Ballroom Dance > Silver Smooth: Differences in Foxtrot and Waltz

Discussion in 'Ballroom Dance' started by DanceMentor, Jul 15, 2012.

  1. DanceMentor

    DanceMentor Administrator

    First Question:
    In most syllabi I have seen, the first steps taught in Silver Waltz and Foxtrot are the Open Left Turn and Open Right Turn. Besides timing, what makes the two dances different?

    Second question:
    I always thought of Foxtrot having a flatter swing as compared with Waltz. This is why there are more steps that close the feet in waltz where we sway more to slow down and close the feet, while the feet pass more in foxtrot to there is more continuity and less need to slow down with sway. Why aren't there more steps that close the feet on "3" for Silver American Waltz?
  2. famfam

    famfam Member

    My opinion on the differences between the two, as the figures tend to be the same:

    1.) rise/fall: Waltz has a greater change in height during the process of the steps then Fox does.
    2.) timing: waltz has a flat1,2,3 timing, wheres foxtrot has a S,Q,Q timing. Obviously, this is necessary as the music has a different amount of beats per measure, however I believe that it's particularly important to hold the S appropriately to emphasize this difference.
    3.) Styling: the waltz styling should be (in my opinion) more graceful and flowy, whereas the foxtrot has some room for being a tad bit sharper. Also, the kinds of line you might hit could be different. For example, my teacher teaches that she would do up and over for the arms for promenade and counter promenade runs (flip flops) in waltz, but would open straight to the side in fox. This one is more interpretation of the character of th dance and the music, and would vary from dancer to dancer, and coach to coach.

    Thats how i interpret the differences between the two, ignoring unique figures (grapevines only in fox in my opinion...have seen them in waltz before I think...) As my coach has said, if you turn the music off in a video, you should still be able to tell whether its a waltz or a foxtrot from the movement and styling.
  3. freeageless

    freeageless Active Member

    Very good and interesting point you make about the difference in the timing between the foxtrot and the waltz. I had never thought before about holding the slow (s) in the foxtrot in order to emphasize the difference between the waltz and the foxtrot-though that makes sense-as you point out.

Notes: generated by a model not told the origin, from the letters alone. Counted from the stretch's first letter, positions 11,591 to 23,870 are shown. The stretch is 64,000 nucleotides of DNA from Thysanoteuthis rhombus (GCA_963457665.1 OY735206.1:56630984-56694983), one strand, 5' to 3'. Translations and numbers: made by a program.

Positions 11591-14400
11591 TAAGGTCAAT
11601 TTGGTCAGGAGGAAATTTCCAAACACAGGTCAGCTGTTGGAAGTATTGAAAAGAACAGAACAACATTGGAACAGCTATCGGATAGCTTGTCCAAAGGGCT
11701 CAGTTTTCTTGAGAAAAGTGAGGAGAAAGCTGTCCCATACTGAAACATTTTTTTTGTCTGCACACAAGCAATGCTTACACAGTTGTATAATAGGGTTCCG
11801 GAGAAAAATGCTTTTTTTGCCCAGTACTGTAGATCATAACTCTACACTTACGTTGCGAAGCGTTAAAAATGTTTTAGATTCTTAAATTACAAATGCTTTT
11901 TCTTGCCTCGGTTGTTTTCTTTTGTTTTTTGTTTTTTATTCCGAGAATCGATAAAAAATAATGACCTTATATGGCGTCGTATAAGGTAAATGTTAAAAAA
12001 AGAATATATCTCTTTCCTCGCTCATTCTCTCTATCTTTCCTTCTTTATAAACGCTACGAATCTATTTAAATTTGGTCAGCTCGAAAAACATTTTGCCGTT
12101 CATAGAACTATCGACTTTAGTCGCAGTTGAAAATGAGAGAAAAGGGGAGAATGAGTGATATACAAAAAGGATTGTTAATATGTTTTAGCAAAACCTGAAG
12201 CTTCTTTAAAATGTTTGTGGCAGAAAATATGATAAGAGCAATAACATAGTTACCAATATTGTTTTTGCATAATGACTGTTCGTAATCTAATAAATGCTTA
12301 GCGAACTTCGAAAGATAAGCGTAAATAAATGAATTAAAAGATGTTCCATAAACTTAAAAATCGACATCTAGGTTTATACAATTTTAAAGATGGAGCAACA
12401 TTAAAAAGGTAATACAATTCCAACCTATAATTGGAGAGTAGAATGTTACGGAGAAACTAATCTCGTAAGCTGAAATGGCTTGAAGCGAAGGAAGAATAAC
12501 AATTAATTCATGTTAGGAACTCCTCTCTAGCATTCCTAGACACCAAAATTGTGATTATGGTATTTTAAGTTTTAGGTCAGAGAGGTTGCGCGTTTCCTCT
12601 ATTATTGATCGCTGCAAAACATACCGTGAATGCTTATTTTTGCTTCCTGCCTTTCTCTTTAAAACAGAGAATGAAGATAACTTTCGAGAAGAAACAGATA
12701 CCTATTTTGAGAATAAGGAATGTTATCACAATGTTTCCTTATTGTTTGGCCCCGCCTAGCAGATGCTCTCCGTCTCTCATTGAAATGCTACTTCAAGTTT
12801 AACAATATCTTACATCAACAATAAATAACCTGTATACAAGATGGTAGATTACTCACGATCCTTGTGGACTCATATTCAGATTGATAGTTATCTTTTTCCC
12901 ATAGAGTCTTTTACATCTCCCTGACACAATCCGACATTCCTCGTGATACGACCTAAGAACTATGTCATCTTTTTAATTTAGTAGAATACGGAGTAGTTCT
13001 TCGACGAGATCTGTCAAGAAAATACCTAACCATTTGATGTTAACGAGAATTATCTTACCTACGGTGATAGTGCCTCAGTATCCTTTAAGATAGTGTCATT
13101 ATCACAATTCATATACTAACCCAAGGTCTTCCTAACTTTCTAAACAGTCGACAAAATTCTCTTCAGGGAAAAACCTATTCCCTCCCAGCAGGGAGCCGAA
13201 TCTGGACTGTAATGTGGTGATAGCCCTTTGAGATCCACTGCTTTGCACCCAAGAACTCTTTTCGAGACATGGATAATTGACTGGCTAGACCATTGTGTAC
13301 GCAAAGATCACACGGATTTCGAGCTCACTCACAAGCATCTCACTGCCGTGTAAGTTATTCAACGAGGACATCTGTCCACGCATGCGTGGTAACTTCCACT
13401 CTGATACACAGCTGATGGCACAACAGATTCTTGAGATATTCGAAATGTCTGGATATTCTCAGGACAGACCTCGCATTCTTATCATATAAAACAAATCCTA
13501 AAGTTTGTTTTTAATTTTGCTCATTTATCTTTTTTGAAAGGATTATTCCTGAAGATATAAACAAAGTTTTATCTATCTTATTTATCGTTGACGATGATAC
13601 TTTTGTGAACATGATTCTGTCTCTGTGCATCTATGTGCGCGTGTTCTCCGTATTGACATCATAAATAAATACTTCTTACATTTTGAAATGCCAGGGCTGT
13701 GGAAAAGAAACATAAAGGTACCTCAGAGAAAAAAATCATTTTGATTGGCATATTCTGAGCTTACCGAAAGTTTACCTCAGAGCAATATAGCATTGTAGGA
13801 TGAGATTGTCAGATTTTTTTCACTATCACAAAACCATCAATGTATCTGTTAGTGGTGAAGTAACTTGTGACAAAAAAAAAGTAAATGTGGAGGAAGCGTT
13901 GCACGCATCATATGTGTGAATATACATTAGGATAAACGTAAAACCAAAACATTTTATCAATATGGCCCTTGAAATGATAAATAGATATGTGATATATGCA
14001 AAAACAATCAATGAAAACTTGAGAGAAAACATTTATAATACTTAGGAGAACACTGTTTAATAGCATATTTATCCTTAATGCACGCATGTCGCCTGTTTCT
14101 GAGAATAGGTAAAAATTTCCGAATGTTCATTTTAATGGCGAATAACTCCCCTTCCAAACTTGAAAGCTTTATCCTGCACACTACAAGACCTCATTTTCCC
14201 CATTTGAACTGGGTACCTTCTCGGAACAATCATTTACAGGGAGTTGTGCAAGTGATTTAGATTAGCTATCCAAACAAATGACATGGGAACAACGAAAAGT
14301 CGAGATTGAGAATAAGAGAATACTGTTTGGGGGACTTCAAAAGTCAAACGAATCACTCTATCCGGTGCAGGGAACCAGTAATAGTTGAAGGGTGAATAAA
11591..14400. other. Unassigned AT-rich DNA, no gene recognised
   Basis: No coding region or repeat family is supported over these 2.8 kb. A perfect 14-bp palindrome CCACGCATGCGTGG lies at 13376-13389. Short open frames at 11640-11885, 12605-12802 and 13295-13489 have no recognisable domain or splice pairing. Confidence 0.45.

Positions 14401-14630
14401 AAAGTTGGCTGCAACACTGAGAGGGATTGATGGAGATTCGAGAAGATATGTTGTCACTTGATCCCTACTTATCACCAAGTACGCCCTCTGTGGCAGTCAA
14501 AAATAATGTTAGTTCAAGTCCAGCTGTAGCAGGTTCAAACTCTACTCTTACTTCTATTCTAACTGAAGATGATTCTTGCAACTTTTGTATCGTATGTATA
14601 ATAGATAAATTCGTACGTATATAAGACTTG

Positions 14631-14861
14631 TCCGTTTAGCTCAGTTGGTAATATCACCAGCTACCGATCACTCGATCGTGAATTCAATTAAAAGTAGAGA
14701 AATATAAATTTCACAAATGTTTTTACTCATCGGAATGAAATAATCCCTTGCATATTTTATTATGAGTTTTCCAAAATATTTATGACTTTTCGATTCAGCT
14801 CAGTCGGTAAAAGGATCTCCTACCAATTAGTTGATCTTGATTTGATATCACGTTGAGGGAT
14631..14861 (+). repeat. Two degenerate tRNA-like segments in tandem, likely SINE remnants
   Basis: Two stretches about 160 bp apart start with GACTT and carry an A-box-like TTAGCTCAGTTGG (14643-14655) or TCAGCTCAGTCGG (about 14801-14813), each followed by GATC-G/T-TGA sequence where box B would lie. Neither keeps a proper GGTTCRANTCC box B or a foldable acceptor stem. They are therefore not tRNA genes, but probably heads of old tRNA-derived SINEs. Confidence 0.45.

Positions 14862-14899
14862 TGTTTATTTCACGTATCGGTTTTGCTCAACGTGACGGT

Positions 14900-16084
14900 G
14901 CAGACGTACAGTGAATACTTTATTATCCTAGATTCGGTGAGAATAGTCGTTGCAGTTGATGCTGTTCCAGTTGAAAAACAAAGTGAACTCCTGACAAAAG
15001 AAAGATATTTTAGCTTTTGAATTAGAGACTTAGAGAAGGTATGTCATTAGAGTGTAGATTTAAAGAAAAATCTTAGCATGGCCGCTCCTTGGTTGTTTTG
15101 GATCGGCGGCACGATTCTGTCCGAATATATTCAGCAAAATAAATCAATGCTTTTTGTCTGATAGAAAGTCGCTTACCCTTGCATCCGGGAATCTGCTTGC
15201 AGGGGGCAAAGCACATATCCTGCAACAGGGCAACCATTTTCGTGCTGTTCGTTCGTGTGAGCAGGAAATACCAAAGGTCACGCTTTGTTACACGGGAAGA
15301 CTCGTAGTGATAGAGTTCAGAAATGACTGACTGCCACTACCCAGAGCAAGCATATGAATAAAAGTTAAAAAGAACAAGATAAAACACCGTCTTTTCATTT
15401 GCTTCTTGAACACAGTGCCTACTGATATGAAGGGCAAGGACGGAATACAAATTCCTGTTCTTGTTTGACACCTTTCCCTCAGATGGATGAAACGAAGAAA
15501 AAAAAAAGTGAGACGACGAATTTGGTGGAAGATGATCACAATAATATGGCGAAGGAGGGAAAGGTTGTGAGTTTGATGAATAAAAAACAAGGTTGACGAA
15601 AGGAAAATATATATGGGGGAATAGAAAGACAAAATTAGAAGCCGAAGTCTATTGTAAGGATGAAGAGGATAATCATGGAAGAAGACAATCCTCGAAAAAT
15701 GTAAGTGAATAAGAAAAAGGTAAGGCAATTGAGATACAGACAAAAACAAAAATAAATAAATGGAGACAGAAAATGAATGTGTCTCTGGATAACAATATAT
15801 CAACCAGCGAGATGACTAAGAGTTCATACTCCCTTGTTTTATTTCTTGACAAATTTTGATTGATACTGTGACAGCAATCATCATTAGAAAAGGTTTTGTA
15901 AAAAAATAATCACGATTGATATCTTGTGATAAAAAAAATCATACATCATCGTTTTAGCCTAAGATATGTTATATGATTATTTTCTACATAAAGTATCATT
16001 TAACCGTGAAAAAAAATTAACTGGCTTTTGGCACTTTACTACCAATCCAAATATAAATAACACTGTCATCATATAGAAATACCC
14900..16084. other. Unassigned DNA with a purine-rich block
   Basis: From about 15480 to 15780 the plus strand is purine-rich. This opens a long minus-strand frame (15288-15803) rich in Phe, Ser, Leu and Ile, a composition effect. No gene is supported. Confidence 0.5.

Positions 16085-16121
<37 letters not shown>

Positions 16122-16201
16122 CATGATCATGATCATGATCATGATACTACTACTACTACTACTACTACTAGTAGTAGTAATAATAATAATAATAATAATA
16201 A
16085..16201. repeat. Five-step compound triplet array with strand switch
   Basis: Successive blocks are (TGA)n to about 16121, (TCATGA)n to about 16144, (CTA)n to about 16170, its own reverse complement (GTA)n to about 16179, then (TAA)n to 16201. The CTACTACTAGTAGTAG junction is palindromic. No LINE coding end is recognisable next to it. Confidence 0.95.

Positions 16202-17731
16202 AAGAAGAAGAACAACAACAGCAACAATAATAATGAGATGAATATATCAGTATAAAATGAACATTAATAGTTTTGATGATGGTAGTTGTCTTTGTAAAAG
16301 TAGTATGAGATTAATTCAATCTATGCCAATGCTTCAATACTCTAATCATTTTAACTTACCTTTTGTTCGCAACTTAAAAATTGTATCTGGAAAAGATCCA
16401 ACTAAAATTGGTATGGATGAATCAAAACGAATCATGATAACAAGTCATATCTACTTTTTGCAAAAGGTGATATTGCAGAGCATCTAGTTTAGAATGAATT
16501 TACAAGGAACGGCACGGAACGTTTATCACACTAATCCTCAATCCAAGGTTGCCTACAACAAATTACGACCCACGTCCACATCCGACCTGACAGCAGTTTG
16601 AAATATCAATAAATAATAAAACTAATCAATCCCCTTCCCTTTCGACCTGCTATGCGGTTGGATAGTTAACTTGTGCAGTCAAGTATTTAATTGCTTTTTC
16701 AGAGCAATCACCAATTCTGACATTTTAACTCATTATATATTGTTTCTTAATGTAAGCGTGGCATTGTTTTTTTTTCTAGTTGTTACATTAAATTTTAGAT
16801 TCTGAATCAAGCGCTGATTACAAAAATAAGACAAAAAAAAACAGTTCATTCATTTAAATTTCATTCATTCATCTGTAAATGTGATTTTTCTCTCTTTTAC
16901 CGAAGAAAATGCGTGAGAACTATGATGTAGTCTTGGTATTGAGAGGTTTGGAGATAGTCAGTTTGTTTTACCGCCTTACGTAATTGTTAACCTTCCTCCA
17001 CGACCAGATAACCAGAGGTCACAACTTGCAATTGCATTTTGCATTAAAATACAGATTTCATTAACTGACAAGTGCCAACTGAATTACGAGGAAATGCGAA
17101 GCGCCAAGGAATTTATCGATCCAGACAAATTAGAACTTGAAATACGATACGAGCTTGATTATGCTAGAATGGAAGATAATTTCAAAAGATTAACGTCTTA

4. dlliba10

    dlliba10 Well-Known Member

    Because that's what sets it apart from Bronze? And the continuity styling of the feet is what makes the jump in level so difficult -- how do you maintain the characteristic rise and fall, swing and sway, and rotation of the waltz, maintaining your balance and your common center with your partner, when the feet do not close? It also forces you to be fully cognizant of the collection and lowering at the end of the 3 if your feet are swinging through instead of closing.
  5. tangotime

    tangotime Well-Known Member

    Correct, not a waltz variation in classic silver styling .Common to both for e.g... Spirals and Spiral turns . Twinkles, Continuity styling, Fallaway Twinkles and Pivots
  6. suburbaknght

    suburbaknght Well-Known Member

    I agree with FamFam and his description of the technique difference, though I'd also append that not only should the slow be dragged out but that the quicks should be "snapped," depending of course on the music.

    As for why the two dances both begin with the same figures, and overlap on more, look at it from a teaching perspective. When I'm trying to help my students transition to the continuity movement, figures that are shared between the two dances make it much easier to teach the foot positions. Then when I'm trying to teach the differences between the two dances, having figures in common that I can differentiate makes it much easier to teach styling. One may or may not use those figures in the future - personally I love open natural in waltz but rarely use it in foxtrot except as a method of achieving promenade, and I love open reverse in foxtrot but almost never use it in waltz - but there are serious benefits to learning them.
  7. famfam

    famfam Member